Field expected to grow for today's marathonBy KEVIN GRAY
New Hampshire Union Leader
November 03. 2012 11:29PM
Denise Sandahl of Rochester had visions of running through Central Park and perhaps breaking the 3-hour mark in the New York City marathon.
Instead she'll stay closer to home and cross the finish line at Veterans Park in Manchester, competing in today's Manchester Marathon/Half Marathon & Relay. Sandahl had already made up her mind about forgoing the NYC marathon before the event was canceled on Friday.
"I decided for a few different reasons that I wasn't going to New York. It just didn't feel right," said the 32-year-old Sandahl, acknowledging the hundreds of thousands of New York City residents without power. "We're very lucky to be here at home with electricity."
New York City Mayor Mike Bloomberg, faced with mounting pressure to cancel the event in the aftermath of Hurricane Sandy, may as well have directed the marathon traffic to New Hampshire. The field of about 2,500 participants in the 6th annual Manchester City Marathon includes many late registrants who are happy to run in the Queen City. On Friday, after MCM race director Sarah Normand extended the deadline to register, more than 100 runners quickly jumped at the opportunity to sign up.
MCM veteran Patrick Moulton, a Pelham High graduate and former Big East standout at Providence College, is expected to race today and attempt to defend his title. Last year, Moulton won the fifth annual event in 2 hours, 29 minutes, 31 seconds. Fast marathoner Bryan Morseman of New York is among Moulton's competition.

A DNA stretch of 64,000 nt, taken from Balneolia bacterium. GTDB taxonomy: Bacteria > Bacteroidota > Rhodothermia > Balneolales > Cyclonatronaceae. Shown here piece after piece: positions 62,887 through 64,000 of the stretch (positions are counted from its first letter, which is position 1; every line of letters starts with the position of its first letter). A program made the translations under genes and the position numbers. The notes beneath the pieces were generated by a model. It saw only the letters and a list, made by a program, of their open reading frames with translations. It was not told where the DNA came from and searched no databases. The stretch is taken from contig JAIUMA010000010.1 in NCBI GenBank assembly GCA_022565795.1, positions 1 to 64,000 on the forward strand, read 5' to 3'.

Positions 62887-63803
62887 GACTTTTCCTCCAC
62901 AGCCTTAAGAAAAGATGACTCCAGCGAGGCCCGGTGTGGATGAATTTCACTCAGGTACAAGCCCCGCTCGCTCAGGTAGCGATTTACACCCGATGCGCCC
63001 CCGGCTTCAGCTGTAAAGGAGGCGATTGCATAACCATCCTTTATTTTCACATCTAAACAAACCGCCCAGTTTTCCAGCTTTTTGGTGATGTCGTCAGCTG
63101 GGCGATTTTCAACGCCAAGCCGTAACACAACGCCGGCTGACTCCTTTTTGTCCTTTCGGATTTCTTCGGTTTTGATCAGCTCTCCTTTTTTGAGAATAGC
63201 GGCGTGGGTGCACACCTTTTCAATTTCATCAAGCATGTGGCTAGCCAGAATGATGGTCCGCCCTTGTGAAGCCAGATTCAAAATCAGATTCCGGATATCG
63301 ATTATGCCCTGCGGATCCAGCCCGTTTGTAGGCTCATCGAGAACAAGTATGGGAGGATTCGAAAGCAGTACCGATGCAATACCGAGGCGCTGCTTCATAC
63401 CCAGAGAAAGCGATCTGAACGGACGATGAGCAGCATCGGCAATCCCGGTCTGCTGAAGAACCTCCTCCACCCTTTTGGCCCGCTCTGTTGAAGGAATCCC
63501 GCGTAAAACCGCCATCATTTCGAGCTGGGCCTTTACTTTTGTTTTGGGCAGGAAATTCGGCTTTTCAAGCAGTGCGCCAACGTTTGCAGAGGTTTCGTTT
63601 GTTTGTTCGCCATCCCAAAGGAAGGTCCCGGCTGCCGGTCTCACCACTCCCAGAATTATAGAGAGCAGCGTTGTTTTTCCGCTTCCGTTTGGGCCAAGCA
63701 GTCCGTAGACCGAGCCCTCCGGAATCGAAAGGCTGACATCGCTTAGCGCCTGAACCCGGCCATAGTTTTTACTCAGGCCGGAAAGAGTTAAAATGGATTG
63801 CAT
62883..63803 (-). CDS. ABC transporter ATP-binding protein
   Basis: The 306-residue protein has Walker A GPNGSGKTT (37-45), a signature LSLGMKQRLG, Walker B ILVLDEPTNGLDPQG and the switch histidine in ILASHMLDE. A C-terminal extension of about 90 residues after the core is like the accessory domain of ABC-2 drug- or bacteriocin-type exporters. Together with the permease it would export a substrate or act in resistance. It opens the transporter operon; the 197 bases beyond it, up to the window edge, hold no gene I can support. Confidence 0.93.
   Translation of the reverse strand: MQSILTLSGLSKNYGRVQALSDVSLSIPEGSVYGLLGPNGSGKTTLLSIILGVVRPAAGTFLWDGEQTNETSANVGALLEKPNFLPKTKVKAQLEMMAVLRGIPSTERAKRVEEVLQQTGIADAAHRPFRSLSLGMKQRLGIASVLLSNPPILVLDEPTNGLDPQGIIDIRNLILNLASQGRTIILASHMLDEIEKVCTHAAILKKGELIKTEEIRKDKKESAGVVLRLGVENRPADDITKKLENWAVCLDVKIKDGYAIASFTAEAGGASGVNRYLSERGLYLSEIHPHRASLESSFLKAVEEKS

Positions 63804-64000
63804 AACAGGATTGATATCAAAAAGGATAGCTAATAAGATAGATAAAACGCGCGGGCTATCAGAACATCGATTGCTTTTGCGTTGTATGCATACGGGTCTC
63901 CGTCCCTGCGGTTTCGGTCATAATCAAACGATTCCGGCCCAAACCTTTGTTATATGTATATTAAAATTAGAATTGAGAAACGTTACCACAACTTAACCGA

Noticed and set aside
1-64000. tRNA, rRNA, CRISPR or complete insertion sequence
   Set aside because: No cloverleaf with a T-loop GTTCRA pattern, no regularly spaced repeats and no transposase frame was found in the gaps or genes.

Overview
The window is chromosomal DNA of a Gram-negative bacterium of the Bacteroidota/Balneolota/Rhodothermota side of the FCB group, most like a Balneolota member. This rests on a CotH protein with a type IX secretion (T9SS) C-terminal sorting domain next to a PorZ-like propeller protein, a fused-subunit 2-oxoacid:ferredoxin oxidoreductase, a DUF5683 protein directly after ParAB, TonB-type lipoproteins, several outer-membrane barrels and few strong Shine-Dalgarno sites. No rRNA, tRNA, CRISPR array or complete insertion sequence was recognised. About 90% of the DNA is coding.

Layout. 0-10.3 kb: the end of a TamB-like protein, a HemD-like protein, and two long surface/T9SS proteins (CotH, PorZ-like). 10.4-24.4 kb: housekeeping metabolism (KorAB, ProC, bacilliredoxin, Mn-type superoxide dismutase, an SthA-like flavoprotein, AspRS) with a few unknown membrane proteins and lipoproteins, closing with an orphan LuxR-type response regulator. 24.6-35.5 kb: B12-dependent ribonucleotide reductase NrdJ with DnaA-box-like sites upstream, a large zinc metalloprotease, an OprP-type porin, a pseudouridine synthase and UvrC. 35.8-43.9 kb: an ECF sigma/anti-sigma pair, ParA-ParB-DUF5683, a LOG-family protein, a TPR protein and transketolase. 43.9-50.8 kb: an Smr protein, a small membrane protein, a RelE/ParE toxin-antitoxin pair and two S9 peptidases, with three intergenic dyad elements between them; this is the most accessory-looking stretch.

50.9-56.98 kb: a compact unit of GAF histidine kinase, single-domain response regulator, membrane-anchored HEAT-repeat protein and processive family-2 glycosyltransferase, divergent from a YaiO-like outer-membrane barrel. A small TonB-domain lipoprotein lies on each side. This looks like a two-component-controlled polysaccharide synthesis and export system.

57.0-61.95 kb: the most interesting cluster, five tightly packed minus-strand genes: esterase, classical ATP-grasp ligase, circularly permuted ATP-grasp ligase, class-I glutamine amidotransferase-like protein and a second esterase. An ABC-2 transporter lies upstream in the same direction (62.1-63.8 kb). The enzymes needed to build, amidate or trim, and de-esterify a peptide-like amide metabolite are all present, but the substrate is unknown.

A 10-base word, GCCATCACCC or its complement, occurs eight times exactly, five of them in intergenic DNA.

Defending women's champion Myriam Grenon of Longueuil, Quebec, came in at 2:59:56 last year. Female elite runners in today's field include Julia Huffman of Manchester and former champion Christin Doneski of Hopkinton, who was the top female runner from New Hampshire at the 2012 Boston Marathon. Doneski finished Boston at 3:12:06.
Andrew Nicholas, 36, of Manchester will be running the half marathon in his first-ever competitive road race. Like many runners, he has been following the story in New York.
"I'm a little conflicted about it. I think at a time of hardship, people need to be able to look forward to something positive. I kind of disagree with people protesting but maybe the (New York City) Marathon is not the best use of New York resources at the moment," Nicholas said.
The race begins at 8:50 a.m. from Athlete's Village on Elm St. WMUR-TV will broadcast live at the starting line.
- - - - - - - -
Kevin Gray may be reached at email@example.com.